Nathan Snyder, of Aranui High School, asks :-
After watching the movie Goldfinger I would like to know what skin suffication is and how does it kill?
David Nicholls, a dermatologist, responded.
In the James Bond movie 'Goldfinger' the villain Goldfinger's female agent was painted from head to foot with gold paint. She was subsequently discovered dead by 007 who diagnosed 'skin suffocation' as the cause of death. Although it makes for an exciting story, 'skin suffocation' is really just dramatic license, rather than a license to kill, as there is really no such thing.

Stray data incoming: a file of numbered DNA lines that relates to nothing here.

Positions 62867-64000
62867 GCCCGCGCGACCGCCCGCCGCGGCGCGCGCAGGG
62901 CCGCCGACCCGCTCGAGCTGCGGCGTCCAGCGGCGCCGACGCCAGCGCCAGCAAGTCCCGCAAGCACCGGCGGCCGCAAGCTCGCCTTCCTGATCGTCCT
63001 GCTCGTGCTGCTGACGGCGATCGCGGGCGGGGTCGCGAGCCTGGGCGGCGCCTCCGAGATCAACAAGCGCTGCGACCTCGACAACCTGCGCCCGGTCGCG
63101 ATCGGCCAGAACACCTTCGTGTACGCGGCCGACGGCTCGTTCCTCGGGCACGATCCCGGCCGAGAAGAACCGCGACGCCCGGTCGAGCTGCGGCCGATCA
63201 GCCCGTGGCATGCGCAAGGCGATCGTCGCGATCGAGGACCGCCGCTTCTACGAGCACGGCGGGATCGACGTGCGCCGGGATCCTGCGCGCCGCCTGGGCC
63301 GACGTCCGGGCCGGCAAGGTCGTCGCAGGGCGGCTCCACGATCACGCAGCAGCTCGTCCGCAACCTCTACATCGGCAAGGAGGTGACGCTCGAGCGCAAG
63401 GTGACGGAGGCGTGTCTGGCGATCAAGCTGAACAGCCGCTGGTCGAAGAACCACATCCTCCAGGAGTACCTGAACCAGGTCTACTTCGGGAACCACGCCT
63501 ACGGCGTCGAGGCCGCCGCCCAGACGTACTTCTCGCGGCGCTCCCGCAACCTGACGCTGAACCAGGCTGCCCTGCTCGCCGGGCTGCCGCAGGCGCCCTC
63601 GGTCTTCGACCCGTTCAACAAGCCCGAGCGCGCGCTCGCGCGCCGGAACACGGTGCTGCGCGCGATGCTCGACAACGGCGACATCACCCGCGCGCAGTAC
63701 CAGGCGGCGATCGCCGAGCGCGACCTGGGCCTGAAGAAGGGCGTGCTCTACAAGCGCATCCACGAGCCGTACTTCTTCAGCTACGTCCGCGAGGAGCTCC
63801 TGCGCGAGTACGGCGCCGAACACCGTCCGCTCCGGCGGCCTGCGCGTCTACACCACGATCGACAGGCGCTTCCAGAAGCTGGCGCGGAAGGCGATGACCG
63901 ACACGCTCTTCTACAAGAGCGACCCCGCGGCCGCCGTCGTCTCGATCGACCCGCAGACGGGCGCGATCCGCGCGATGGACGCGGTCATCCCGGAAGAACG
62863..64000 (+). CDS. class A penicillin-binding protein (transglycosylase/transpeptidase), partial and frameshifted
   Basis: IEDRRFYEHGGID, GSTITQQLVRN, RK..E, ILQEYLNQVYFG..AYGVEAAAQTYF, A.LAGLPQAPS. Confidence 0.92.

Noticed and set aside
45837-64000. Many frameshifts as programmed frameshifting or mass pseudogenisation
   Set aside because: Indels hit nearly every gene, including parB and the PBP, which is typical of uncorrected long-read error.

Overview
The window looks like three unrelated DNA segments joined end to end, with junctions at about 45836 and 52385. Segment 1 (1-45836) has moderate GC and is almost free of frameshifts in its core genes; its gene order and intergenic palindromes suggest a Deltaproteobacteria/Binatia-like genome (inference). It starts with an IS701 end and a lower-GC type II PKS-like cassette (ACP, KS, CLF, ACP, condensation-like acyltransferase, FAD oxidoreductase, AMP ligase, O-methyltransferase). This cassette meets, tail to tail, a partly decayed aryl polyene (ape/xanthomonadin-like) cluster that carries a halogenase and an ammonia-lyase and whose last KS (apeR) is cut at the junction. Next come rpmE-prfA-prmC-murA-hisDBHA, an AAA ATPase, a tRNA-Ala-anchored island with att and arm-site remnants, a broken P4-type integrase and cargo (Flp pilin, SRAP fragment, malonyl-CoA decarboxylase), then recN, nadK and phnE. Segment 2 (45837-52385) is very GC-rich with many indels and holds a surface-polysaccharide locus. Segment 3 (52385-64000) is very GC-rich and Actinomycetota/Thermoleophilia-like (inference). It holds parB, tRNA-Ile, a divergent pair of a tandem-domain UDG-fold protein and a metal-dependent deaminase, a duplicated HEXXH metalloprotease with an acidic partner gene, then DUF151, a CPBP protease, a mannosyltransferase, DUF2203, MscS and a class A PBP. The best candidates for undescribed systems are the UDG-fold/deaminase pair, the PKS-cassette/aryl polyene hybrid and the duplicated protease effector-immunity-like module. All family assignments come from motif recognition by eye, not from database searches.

The skin is the largest organ in the body and has many important functions in terms of protection, excretion, and heat regulation, but is not involved with respiration. Although I have not dealt with any patients who have been coated with gold paint, they would probably become ill through impairment of the skin's ability to sweat. Radiated heat loss might also be reduced through an insulating effect of the paint, so the person could develop a high temperature through these mechanisms.
If the paint contained any toxic substances it is possible that these could be absorbed through the skin and thus cause illness.
I would think that, in any case, the victim would probably find their way to a bottle of turpentine long before their condition became terminal.